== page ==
Fermentation2 – Once these three months have passed, the compost obtained is placed in large tanks with a catalyst of natural fermentation, wheat flour, and of course, water. The fermentation then begins and the mixture must be monitored and stirred daily. Since the fermentation is a natural and living process (carried out by bacteria), the mixture requires special attention. The artisan will ensure that the mixture maintains an optimum density for dyeing. The temperature of these vessels must be stabilized at 36° and 37° degrees.
Aizome Cotton Tincture 3 – When the artisan gives the green light, the dye can begin. The cotton balls (not spun yet) are immersed in successive baths, so that the dye penetrates the fiber at depth. Numerous tanks are aligned containing the mixture at several stages of fermentation. When a tank is emptied of its dye, it is filled for a new fermentation process and the neighboring tank is opened. Like that, production can continue throughout the year.
Drying Process of Aizome Yarn 4 – The balls of wool are then dried for several days. This is the only step where modern technology intervenes: A dry ventilation allowing to accelerate the drying was installed. In this picture, the head of the workshop with more than 50 years of experience, and far from ready to retire.

 Indigo Cotton Weaving 5 -The cotton is then spun and put on a reel. The coils are aligned on looms, adjusted for the weaving of different types of fabrics: The fabric for Dogi, the most complex, but mostly the fabric for Hakama. This fabric is then rolled up and sold as is or used directly by the Nogawa workshop for the manufacture of garment.
Fabrication of a Hakama 6 – The only thing left to do is to manufacture the clothes! The workshop Nogawa makes the “Bushu Ichi”, ranging from Hakama and Dogi (Aikido, Kendo and Iaido) to traditional clothing (Samue, Jinbei, Tabi, gloves etc.) and accessories (Furoshiki, belts, pouches). But the workshop also directly resells its fabrics to many workshops, including our tailors, sewing the traditionally hand-made Hakama.

Besides respect for tradition, the “Bushu Process” label guarantees that the fabric is used was dyed starting from the yarn, to achieve a dye much more resistant, with a perfectly uniform coloring, as you can see on the pictures of our Hakama below.

Hakama Seido Aizome #10000

Hakama Seido Aizome #10000

The Fabric Used in the Manufacture of Hakama

Cotton Hakama are often categorized from #5000 to #11000. One then naturally thinks that the higher the number, the better the quality. This is not entirely true. This number corresponds to the mesh of the fabric (number of threads on a certain surface). The thinner and tighter the weave, the more threads there are and the stronger the fabric. But the stronger the fabric, the stiffer it is. In the manufacture of Hakama, it is generally accepted that the maximum is #11000, beyond, the loss of flexibility would handicap the practitioner. The other element concerns the thickness of the threads. Indeed, the Hakama #6000 has fewer woven threads than the #10000, but as they are thicker, the actual amount of cotton itself is therefore substantially the same, the weight of the Hakama also.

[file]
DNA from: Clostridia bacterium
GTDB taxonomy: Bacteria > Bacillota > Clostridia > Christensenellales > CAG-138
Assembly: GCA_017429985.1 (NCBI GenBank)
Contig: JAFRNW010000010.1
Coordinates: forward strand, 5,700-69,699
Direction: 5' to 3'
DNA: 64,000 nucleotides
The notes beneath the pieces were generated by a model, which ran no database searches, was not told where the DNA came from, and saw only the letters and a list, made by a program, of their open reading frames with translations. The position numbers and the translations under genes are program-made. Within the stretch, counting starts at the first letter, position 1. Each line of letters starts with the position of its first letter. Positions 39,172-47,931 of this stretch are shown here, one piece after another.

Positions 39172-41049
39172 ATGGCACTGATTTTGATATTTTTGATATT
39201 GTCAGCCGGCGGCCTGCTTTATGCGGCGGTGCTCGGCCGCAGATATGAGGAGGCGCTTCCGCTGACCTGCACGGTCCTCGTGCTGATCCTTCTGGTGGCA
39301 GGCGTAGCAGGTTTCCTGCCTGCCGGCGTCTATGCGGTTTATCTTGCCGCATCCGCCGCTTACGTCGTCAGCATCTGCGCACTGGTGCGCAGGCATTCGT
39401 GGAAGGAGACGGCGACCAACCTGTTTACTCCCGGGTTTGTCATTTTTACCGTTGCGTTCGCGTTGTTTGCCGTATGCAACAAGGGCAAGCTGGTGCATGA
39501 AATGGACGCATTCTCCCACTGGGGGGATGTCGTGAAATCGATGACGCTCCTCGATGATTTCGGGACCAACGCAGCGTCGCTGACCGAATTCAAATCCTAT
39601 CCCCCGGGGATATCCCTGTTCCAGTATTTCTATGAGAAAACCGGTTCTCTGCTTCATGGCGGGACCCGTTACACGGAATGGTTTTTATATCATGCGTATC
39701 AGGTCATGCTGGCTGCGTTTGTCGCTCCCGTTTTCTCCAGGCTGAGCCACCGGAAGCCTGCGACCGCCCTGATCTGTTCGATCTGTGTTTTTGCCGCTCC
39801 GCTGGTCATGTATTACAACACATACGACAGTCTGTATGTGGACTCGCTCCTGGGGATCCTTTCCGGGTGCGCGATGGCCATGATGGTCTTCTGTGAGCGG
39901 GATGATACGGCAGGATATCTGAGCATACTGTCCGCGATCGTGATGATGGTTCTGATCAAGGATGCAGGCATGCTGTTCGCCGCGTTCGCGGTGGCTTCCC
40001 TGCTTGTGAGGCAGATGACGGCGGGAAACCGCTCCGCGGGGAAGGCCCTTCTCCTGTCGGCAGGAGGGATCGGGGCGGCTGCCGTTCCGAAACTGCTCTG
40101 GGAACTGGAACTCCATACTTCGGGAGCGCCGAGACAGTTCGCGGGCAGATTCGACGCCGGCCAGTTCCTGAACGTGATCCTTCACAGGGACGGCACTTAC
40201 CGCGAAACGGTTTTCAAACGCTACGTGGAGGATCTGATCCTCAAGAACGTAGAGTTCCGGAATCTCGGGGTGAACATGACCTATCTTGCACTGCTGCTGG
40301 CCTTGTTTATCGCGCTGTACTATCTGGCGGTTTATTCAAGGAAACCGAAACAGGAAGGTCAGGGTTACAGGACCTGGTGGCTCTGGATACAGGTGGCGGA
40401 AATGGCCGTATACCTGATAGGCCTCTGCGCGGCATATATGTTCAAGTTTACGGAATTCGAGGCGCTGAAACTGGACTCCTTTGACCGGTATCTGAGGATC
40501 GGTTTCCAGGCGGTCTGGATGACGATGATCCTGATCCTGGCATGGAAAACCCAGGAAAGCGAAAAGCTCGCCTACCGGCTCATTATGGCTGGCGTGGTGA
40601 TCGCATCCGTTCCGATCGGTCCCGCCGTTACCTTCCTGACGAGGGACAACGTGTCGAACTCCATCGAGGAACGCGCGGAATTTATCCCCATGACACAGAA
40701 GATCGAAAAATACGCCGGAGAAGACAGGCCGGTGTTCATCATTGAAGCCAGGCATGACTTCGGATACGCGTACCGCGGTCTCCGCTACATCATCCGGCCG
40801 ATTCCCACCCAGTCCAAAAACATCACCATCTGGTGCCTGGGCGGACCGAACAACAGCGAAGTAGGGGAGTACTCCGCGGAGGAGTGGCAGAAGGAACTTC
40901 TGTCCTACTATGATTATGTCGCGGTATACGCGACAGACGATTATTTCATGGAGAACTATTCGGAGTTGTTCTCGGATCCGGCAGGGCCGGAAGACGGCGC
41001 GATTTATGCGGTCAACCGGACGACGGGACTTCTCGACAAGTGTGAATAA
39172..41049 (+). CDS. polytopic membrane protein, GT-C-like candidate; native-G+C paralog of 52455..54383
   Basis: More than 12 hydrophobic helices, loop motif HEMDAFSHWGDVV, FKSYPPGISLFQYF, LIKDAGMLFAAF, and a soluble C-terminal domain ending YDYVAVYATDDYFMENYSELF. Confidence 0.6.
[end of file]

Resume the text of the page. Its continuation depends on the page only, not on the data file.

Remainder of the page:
One (including ourselves) tend to announce that the # 10000 is “super heavy” and the # 6000 medium-heavy. The weight is actually relatively close (the 10’000 does not double the weight of the 5000), but the stiffness of the # 11000 results in a sensation of greater weight. In addition to the difference in the complexity of the weaving, the higher pricing for #10000 and #11000 fabrics is mainly due to the difficulty in working the fabric. These Aizome Hakama are usually hand sewn and the #10000 fabric is much harder to pierce with a needle than the # 6000. So it takes more time, and more effort to make these so-called “high-end” models. This is especially true in the case of our Aizome Hakama, as they are all hand sewn.

The Nogawa Workshop

In this workshop are about twenty people employed. Four work on the indigo itself, the others work in the making of the fabric and the manufacture of clothes.

Mr. Nogawa’s workshop is particularly interesting, particularly for the reason why he did not agree to work directly with us. Mr. Nogawa wants to be sure to work only with people who respect and know his work. Completely obsessed with the quality of the dyeing and its equipment, the conversation turned only around the manufacturing process, from the indigo itself to the methods of weaving, cutting and sewing martial arts equipment, to the sales techniques of some resellers being very “opaque” concerning the origin of their Indigo products. There is no doubt for our team that the equipment “Bushu Ichi” of the workshop Nogawa are of the best quality possible.

But Mr. Nogawa grants his confidence to one of our tailor for Hakama. Having him as fabric supplier for some of our Aizome products is also one of the reasons that make us proud of our brand!

On the left: Sewing workshop and office, on the right: Indigo dye workshop

On the left: Sewing workshop and office, on the right: Indigo dye workshop

If you like the subject and want to learn more, you can have a look to Guillaume Erard’s article WAKIMACHI, THE COMMERCIAL CENTER OF AIZOME IN SOUTH JAPAN, which will give you an insight of the Aizome industry in Kyushu (south Japan).